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Forums / Multicultural experiences / Lack of a sense of belonging

Topic: Lack of a sense of belonging

3 posts, 0 answered
  1. white knight
    Community Champion
    • Outstanding members who have volunteered their time to support others here on the forums
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    white knight avatar
    9781 posts
    27 February 2018

    A feeling of not belonging can effect everyone from any background. A person from Australian indigenous heritage raised in Redfern Sydney can feel this bewilderment when he/she feel detachment from their "mob" in outback Oz. A child from European migrants likely feel different than their parents about the home country. They are Italian but their lives have been Australian. They can feel "in betweens".

    Until recently my 61 years has been lacking depth of family information. My family came from Tasmania, a dairy farm and we were forced to move to the mainland for hospital care for my brother. I was a toddler then. On my mothers side the farming life, prior to that we knew that my grandfather started his working life with a bullock team. That's it!! At 15yo I questioned my pop about the family tree. He said "I don't want to talk about it". That caused speculation as to there being aboriginal blood in the family as them days it wasn't mentioned. My cousin did a family tree. It turned out there was likely zero aboriginal blood in the veins and one ancestor arrived in Tassy around 1832.

    On the other side of my family only 2 years ago we found out that the migrants arrived here in 1884 from Scotland. This delay was because there was a family rift in 1958 and only two years ago a cousin messaged me on Facebook, a lady I'd never met that happened to be a genealogist.

    My point being that there was a massive hole in knowledge of our families past. We felt nobodies. That gulf was not unlike my Italian, Greek school friends in the 1960's or that Redfern resident.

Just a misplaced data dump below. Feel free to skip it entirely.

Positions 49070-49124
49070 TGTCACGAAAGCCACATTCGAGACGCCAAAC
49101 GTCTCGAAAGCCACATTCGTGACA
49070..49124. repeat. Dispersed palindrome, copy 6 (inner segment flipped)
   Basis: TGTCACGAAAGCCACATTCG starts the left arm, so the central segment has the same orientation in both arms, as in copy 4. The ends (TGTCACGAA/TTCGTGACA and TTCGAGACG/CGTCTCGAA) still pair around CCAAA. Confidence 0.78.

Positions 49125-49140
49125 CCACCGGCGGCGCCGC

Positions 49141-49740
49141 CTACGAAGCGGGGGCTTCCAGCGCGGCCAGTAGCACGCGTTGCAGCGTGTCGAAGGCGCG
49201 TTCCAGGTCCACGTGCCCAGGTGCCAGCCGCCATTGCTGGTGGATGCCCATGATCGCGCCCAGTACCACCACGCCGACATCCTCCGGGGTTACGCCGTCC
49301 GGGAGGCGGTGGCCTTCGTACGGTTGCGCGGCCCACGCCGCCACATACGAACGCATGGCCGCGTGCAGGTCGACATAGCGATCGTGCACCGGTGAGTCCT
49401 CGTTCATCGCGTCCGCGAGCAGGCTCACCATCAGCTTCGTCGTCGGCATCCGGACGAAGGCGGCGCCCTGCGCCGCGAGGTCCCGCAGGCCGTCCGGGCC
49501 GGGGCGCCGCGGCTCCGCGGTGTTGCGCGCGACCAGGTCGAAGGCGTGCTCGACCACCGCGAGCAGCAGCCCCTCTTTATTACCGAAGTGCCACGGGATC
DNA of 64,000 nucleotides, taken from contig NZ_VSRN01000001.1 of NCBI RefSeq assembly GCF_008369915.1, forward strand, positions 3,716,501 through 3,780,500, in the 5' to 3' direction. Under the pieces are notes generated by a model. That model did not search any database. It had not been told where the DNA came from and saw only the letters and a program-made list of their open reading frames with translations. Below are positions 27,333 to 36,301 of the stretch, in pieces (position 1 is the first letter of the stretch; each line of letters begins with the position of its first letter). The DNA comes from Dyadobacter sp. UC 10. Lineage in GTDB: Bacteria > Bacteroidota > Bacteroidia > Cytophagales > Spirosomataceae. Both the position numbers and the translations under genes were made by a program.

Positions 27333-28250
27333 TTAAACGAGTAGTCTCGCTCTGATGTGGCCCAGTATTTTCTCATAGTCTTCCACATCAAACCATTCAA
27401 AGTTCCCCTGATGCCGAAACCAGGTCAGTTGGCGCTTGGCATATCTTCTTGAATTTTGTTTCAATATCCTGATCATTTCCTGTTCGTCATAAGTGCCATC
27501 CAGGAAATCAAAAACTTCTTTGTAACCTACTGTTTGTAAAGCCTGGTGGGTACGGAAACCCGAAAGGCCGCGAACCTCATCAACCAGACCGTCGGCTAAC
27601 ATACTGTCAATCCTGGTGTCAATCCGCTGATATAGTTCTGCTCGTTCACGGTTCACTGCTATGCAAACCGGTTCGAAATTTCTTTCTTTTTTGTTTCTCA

I'd suggest that the mentally unwell is more sensitive to any part of their lives that is not normal, missing facts or lack of depth. For us to be well, well enough to survive ok, we need closure and to get that we need to fill in the voids of our lives and that includes - where we came from and who our ancestors are.

    If those voids are not filled then try various hereditary sites on the www. Such information might result in you feeling grand about yourself.

    An example. I didn't know that my father and six siblings were so poor they attended church in bare feet in 1930. Worshippers looked down on them in disgust. The children went home never to return to the church again and resulted in my fathers anger at churches for the rest of his life. It filled in a gap for me. Also my great granddad went to Tassy to stop growing. At 13yo he was 6'2". Them days cold weather meant you would stop growing. lol

    Tony WK

    1 person found this helpful
  2. Donte'
    Multicultural Correspondent
    • Foundation members of our Multicultural Experiences section
    • Greece
    • LGBTI
    Donte' avatar
    845 posts
    1 March 2018 in reply to white knight

    Hi Tony WK,

    What a fascinating personal history! I’m glad that looking back at your geneological tree has helped you get closure, acceptance and move forward feeling better about yourself. :)

    3 people found this helpful
  3. Donte'
    Multicultural Correspondent
    • Foundation members of our Multicultural Experiences section
    • Greece
    • LGBTI
    Donte' avatar
    845 posts
    4 March 2018
    Many of us may be very well aquantainted with our family of origin and our ancestors family tree. This doesn’t minimize the sense of not belonging. In fact, it could be quiet the contrary. We may not belong or connect with our family, our ethnic or spiritual ancestry. Without trying to minimize the impact of displacement, migration, loss of identity, trauma etc, there are numerous deeper causes that can make one feel alienated from their group. People don’t need to be migrants or stolen generation aboriginals in order to feel detached and lost. People often are foreigners in their own country and alone in the midst of their church congregation. For example, sexual orientation can separate someone from their family and faith and community. There are myriads of other factors as many as the individuals that exist upon the earth.
    1 person found this helpful

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